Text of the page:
Forty-three transgender people have been killed in Turkey since 2008, the highest number in Europe, according to the group Transgender Europe. But most killings of LGBT members in Turkey go unreported.
Russia is known for its beautiful women. Many have reached supermodel status. But there's another phenomenom in Russia: slim elegant beauties aging fairly quickly into plump babushkas. How does it happen? Reporter Jessica Golloher decided to find out.
China's government this week announced an expanded ban on indoor smoking in public spaces. Tobacco is China's number one source of tax revenue, but prematurely kills more than a million Chinese a year. The World's Mary Kay Magistad reports from Beijing.
This month's earthquake and tsunami in Japan has killed more than 18-thousand people. But the disaster at the Fukushima nuclear plant is still ongoing, affecting the food supply. Anchor Lisa Mullins talks to the BBC's Mark Worthington in Tokyo.
Demand for medical care will grow. One possible solution would be to allow more foreign-trained doctors to work in the US. Many are ready to practice but the US system for residency keeps them out of the running. Marina Giovannelli of WLRN-Miami has more.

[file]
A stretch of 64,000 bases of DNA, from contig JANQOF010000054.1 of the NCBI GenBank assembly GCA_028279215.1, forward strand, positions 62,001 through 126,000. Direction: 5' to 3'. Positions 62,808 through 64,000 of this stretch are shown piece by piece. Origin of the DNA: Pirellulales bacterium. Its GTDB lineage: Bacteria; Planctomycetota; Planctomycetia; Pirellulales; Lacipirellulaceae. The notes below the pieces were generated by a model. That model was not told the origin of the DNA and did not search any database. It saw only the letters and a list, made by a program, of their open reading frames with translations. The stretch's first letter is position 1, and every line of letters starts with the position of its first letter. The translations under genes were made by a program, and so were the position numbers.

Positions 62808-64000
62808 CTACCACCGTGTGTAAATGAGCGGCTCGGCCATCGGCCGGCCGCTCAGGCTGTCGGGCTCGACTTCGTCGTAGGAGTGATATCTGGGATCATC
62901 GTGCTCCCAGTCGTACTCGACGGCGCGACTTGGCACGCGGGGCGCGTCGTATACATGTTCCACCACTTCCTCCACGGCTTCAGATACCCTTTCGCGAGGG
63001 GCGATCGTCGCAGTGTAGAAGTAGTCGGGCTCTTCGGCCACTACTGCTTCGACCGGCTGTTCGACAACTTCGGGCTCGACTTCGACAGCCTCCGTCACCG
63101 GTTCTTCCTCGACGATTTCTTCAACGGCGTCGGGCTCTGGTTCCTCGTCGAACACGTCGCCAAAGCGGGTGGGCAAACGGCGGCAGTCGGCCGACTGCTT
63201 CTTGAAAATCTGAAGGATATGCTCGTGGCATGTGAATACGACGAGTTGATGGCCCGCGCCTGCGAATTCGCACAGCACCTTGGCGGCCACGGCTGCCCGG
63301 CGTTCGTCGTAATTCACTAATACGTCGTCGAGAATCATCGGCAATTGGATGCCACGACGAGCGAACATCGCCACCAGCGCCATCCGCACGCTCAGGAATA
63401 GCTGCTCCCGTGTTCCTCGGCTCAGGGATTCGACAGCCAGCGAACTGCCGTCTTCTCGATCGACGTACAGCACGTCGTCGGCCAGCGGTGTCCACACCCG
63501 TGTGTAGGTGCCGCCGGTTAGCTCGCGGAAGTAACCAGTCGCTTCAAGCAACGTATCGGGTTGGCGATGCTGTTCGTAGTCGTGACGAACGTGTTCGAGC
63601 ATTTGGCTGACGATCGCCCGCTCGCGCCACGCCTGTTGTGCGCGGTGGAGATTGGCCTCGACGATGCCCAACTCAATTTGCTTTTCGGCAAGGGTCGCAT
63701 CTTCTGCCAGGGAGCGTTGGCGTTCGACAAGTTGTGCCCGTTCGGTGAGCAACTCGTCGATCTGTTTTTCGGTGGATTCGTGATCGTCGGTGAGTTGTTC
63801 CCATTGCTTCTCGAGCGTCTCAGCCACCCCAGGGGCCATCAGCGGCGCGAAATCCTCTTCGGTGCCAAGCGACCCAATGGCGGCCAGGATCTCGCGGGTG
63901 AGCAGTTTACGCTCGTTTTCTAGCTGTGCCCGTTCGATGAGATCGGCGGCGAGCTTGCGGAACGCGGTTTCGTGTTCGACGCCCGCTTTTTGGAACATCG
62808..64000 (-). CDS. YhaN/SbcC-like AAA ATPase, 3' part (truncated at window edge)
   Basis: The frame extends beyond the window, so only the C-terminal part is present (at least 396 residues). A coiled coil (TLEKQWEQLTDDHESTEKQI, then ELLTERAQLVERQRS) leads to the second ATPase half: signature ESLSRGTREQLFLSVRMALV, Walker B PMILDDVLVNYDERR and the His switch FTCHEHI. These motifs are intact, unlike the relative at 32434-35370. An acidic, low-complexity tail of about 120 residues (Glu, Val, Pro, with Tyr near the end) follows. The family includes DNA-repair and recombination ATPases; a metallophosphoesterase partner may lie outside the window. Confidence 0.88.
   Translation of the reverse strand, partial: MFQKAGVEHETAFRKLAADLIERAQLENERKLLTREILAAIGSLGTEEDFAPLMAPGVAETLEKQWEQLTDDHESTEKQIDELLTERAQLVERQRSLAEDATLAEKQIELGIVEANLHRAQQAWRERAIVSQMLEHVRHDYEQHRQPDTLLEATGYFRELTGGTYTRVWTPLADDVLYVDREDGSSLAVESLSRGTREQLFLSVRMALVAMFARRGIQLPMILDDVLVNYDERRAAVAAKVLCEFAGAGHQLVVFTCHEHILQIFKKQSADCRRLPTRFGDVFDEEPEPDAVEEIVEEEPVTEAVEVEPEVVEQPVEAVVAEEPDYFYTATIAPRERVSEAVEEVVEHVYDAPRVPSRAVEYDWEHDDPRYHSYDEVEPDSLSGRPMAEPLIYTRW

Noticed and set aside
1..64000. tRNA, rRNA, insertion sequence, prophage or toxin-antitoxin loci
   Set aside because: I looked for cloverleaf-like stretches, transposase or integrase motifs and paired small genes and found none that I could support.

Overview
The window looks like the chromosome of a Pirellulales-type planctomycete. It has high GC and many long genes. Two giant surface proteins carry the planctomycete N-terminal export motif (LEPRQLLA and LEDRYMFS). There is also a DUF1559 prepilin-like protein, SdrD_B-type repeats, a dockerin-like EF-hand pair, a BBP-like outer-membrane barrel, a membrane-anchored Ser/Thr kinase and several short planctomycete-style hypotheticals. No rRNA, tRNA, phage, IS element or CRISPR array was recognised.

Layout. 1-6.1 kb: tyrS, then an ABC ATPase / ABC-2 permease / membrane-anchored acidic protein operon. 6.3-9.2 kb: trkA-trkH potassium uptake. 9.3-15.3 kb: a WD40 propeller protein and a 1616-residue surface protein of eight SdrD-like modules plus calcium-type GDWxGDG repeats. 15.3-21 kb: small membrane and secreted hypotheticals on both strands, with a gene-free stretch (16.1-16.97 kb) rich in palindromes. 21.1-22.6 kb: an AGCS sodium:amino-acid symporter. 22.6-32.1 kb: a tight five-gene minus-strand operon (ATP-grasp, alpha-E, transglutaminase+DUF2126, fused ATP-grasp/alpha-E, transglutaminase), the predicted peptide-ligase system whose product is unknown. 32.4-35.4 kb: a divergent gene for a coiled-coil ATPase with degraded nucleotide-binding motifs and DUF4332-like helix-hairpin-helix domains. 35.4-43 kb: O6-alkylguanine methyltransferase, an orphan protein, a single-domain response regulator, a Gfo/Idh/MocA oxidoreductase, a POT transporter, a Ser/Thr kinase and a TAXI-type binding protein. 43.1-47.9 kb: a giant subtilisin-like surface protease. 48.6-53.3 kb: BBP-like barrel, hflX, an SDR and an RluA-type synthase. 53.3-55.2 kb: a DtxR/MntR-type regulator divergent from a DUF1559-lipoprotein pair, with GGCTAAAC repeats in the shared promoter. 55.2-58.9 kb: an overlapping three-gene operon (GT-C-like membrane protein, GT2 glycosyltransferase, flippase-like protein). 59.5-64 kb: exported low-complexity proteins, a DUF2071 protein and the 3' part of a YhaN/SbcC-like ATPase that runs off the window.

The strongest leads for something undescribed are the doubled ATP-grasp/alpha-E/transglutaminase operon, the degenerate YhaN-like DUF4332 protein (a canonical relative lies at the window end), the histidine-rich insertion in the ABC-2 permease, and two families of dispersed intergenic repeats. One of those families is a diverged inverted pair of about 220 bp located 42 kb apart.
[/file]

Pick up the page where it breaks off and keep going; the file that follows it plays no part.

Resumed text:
In the Himalayas, a parasitic fungus attacking insects is regionally believed to boost the immune system and help with sexual dysfunction. In Bhutan, the government has been trying to regulate the hunt. The World's Mary Kay Magistad reports.
The British royal family was once known for certain disorders like hemophilia and porphyria. Anchor Marco Werman talks with medicine geneticist Alan Rushton. Rushton is the author of "Royal Maladies: Inherited Diseases in the Royal Houses of Europe."